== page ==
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February 28, 2017

Does Long-Term Stress Amount to a Disability?

The Employment Appeal Tribunal (EAT) in Herry v Dudley Metropolitan Council UKEAT/0100/16/LA considered whether an employee’s long-term stress made him disabled for the purposes of U.K. disability discrimination law.

Mr Herry alleged that his work-related stress was a disability for the purposes of U.K. disability discrimination law and brought disability discrimination proceedings against his employer, Dudley Metropolitan Council. Although it accepted that Mr Herry suffered from stress, the EAT found that it did not amount to a disability for the purposes of U.K. disability discrimination law because he had not shown that it had a substantial adverse effect on his ability to carry out day-to-day activities. The EAT agreed with the Employment Tribunal’s finding at first instance that Mr Herry’s stress was a reaction to life events, as opposed to a mental impairment (which could amount to disability).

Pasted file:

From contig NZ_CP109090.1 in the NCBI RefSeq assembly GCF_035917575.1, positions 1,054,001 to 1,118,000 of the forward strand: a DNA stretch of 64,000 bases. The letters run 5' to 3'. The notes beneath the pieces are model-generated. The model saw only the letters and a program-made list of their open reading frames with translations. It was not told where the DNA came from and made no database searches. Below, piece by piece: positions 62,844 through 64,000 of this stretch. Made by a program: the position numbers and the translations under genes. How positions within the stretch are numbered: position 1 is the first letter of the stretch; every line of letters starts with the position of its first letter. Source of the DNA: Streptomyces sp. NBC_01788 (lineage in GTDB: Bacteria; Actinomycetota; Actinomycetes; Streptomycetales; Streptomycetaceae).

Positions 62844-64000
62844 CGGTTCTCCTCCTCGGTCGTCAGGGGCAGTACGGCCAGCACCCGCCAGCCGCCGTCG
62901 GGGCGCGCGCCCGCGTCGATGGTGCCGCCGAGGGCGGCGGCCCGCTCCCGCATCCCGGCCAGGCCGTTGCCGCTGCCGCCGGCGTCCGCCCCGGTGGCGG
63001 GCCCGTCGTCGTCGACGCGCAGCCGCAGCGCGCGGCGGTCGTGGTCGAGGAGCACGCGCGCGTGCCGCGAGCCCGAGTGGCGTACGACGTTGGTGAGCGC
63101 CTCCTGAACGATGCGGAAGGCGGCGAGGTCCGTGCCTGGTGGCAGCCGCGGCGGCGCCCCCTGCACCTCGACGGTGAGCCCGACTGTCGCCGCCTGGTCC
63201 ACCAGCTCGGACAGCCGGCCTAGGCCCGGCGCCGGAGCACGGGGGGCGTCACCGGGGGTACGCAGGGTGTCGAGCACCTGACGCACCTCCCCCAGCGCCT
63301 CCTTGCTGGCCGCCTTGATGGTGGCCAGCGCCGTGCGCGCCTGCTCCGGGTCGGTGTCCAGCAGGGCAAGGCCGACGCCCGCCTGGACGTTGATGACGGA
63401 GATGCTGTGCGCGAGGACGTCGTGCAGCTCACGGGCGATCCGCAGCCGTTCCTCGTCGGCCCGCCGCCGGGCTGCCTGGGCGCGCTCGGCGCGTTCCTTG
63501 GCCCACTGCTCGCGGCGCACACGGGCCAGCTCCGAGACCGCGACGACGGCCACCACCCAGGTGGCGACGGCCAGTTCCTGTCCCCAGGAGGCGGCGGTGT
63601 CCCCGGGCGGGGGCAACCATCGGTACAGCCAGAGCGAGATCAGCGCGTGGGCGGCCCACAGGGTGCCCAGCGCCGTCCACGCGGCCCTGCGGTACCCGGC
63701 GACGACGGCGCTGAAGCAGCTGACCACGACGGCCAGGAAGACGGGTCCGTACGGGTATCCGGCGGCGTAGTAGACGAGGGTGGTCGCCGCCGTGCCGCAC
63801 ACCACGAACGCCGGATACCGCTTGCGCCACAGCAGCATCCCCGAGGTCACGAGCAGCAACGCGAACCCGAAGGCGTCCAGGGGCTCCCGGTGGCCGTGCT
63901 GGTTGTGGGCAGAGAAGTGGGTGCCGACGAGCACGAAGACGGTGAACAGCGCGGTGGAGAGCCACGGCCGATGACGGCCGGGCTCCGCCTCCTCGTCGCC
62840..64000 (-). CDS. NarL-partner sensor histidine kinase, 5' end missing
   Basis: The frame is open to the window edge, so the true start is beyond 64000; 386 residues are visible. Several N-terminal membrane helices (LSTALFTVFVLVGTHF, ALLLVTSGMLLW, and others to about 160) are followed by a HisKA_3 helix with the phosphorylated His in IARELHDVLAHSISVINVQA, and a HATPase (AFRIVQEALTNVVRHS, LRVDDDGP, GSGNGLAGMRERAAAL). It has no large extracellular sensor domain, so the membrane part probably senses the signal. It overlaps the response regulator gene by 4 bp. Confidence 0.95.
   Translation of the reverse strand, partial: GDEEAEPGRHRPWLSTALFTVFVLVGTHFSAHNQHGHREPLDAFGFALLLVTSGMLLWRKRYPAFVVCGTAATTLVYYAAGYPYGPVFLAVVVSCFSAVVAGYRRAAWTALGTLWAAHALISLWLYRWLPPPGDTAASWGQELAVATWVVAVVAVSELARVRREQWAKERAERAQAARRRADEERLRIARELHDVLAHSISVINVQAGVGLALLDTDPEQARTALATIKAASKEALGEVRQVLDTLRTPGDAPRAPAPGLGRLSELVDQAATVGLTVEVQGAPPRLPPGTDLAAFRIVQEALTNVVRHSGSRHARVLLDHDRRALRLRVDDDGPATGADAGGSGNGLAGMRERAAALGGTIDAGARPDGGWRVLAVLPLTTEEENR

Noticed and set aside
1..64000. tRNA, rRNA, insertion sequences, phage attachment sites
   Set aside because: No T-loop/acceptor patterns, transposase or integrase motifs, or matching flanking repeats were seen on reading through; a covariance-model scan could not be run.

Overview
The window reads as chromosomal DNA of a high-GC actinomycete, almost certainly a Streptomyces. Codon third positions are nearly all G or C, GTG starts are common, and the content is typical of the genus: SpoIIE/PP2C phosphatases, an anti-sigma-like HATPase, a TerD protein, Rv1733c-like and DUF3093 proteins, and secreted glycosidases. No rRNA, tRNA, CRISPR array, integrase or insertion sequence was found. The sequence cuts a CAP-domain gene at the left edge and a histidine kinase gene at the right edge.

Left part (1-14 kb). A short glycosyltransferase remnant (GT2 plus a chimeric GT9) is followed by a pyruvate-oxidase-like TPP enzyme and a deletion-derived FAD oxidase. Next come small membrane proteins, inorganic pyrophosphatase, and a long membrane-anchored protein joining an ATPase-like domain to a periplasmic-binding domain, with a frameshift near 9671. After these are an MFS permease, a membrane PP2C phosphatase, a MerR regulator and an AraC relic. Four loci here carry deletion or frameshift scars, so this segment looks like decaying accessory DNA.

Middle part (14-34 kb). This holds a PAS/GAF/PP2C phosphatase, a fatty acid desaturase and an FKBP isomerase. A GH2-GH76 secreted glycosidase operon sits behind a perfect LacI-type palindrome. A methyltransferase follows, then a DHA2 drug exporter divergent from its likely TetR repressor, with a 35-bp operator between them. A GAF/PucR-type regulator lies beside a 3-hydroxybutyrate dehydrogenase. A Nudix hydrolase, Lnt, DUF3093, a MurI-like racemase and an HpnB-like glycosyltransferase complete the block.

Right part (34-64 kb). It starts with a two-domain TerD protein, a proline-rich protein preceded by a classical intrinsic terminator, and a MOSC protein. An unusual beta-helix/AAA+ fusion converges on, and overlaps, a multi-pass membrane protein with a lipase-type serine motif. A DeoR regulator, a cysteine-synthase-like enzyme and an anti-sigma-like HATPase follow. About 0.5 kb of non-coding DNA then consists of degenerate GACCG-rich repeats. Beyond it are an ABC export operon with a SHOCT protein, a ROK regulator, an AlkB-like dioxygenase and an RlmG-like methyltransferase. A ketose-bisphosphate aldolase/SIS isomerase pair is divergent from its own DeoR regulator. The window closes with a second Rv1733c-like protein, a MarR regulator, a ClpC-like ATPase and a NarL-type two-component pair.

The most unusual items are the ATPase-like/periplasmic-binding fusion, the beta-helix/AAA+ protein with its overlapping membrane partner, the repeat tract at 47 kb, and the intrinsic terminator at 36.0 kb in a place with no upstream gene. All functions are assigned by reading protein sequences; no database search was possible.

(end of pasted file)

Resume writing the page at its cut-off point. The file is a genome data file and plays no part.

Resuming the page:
It is important to note that Mr Herry’s case was considerably weakened by the fact that the EAT found that there was a "dearth of information" as to the nature of Mr Herry's "work related stress". In particular, Mr Herry had mainly relied on notes from his general practitioner which made generic references to “stress” and “work related stress” to support his allegation that his stress amounted to a disability. Given that disability discrimination claims based on stress at work are relatively common, the EAT highlighted that the focus in such cases will be on whether the employee’s condition has a substantial and long-term effect on their ability to carry out day-to-day activities and the onus will be on the employee to show this.

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